What Are DPF Additives Made of?
Typically, DPF additives are sold in single-use bottles which are poured into your vehicle’s fuel tank and promise to clear soot from your DPF during normal combustion. To achieve this, additives contain Fuel Borne Catalysts (FBCs) which bind with soot particles and lower the temperature at which the soot is burned. The most common FBCs contain iron or cerium oxide which can survive the combustion process to bind with soot in your exhaust system.
Do DPF Additives Work?
DPF additives help to remove soot and blockages from your DPF at lower temperatures, promoting passive and active regeneration over shorter journeys. However, these additives are not nearly as effective as professional DPF cleaning services UK and may harm your engine over time, as they contain chemicals (like iron) which are designed to remain intact throughout the combustion process.
How Often Should I Use DPF Cleaning Services?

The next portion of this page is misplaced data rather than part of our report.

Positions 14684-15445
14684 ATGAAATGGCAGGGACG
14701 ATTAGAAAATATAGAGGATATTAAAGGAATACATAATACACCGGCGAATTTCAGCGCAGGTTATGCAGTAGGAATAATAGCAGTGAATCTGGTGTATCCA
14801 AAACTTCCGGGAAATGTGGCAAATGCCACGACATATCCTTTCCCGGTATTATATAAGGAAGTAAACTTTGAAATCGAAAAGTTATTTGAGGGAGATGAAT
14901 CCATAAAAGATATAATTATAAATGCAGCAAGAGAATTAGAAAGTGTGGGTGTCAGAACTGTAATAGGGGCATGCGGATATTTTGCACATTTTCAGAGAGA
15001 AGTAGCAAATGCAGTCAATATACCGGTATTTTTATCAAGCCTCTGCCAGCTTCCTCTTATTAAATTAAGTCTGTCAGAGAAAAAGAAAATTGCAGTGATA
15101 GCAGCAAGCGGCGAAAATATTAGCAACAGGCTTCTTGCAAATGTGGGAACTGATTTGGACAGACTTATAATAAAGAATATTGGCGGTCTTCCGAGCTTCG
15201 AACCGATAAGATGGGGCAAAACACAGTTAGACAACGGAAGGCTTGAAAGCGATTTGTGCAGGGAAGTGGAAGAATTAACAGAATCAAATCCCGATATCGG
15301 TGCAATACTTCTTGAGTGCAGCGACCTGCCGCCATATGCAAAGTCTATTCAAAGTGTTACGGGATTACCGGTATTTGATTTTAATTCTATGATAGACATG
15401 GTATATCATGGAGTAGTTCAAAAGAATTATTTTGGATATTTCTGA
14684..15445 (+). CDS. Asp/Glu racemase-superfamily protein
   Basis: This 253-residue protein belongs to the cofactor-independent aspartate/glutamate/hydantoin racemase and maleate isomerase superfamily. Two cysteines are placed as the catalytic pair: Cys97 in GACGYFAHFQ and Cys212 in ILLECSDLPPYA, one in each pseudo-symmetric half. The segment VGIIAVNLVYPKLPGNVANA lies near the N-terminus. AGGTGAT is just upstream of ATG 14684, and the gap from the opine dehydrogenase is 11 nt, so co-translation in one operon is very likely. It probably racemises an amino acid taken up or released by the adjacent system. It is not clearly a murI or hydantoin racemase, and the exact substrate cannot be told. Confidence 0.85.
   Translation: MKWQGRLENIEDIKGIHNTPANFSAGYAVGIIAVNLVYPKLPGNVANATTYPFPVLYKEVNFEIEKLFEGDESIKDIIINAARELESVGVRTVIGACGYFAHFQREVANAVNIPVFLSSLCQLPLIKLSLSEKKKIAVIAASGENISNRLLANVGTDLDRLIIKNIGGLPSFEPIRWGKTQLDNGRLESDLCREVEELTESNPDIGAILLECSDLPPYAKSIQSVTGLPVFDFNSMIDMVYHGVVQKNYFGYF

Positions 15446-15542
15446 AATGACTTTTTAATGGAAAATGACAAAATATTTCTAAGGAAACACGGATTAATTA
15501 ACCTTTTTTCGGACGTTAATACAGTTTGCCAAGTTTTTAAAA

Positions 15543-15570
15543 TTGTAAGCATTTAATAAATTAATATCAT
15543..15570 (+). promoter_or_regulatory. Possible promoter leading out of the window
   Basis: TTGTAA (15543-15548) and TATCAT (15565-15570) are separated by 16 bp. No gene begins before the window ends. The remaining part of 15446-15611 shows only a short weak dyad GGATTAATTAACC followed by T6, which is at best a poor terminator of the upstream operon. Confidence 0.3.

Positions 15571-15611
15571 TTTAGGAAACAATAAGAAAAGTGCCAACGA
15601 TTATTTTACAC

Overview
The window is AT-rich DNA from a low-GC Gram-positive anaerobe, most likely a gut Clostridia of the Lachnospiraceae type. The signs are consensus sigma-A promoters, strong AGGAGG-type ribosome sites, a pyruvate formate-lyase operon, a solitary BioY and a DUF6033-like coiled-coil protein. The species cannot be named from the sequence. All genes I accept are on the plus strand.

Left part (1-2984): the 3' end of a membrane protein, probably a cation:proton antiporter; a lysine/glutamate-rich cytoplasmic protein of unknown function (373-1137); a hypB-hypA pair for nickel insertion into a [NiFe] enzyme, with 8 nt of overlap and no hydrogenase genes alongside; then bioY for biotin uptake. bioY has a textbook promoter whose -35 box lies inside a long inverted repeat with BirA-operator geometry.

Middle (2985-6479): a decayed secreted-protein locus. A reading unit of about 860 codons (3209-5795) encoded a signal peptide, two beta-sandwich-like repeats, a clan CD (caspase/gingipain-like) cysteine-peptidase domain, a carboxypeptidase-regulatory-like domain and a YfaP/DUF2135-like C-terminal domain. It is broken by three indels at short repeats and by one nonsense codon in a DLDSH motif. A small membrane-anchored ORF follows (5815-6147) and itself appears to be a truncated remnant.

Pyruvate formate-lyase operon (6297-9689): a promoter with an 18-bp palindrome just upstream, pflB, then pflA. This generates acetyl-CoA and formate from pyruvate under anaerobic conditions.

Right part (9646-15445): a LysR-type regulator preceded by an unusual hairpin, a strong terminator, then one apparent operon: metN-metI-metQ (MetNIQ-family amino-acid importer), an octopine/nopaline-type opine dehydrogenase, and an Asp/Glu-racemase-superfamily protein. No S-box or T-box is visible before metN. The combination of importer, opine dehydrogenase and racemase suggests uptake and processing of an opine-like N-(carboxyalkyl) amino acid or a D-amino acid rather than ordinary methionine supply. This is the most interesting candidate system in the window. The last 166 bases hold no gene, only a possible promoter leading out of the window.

There is no consensus on how often you should clean your DPF filter because the variables – make and model of vehicle, driving habits, type of fuel used etc. – are too many to keep track of. Predictably, DPF additive sellers recommend you use their products as often as “every second tank of fuel”, but this almost certainly isn’t essential to keep your DPF in working order.
Many mechanics advise having your DPF cleaned every 6-9 months to keep it operating at optimal levels, though you may need to clean it more or less frequently depending on your driving habits. If your DPF is in danger of malfunctioning or wearing out, you should see a light on your dashboard, so for most people there’s no need to worry.
Diesel Particulate Filters (DPFs) are designed to reduce harmful pollution by filtering the exhausts of diesel vehicles, though they become less effective as they get clogged with soot over time. To extend the lifespan of your DPF filter, you should try to drive at high speeds on long journeys to activate passive regeneration, use special cleaning products or enlist the help of DPF cleaning UK services.